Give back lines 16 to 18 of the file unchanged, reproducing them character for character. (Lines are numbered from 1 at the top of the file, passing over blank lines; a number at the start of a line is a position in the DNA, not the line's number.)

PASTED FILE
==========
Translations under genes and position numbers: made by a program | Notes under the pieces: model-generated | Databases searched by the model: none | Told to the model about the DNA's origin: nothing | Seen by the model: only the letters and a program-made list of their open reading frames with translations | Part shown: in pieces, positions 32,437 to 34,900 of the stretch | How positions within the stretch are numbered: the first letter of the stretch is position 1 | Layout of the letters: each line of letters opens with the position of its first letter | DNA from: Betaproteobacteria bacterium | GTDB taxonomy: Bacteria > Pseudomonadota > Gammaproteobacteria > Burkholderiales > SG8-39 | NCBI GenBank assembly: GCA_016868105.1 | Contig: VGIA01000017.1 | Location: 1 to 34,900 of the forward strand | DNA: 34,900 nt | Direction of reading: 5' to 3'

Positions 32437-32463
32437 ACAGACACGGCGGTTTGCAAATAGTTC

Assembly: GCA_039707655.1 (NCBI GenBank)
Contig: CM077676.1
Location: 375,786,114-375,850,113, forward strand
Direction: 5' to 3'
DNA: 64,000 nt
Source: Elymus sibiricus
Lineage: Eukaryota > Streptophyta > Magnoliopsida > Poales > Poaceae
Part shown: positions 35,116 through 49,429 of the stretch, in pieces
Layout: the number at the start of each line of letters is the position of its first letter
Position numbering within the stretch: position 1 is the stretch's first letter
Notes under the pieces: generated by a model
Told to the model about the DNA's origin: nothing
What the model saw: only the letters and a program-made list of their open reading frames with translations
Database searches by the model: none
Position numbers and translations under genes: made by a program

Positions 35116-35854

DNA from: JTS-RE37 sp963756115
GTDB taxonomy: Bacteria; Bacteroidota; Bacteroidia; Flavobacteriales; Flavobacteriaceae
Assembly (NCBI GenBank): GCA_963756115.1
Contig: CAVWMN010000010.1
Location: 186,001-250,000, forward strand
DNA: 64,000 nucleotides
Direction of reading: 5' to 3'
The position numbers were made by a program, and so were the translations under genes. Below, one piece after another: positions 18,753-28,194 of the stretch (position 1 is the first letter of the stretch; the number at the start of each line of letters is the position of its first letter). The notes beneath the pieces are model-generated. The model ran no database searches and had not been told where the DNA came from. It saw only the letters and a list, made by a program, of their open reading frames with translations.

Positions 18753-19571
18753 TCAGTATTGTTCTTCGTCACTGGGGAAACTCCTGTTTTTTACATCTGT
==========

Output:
What the model saw: only the letters and a program-made list of their open reading frames with translations
Database searches by the model: none
Position numbers and translations under genes: made by a program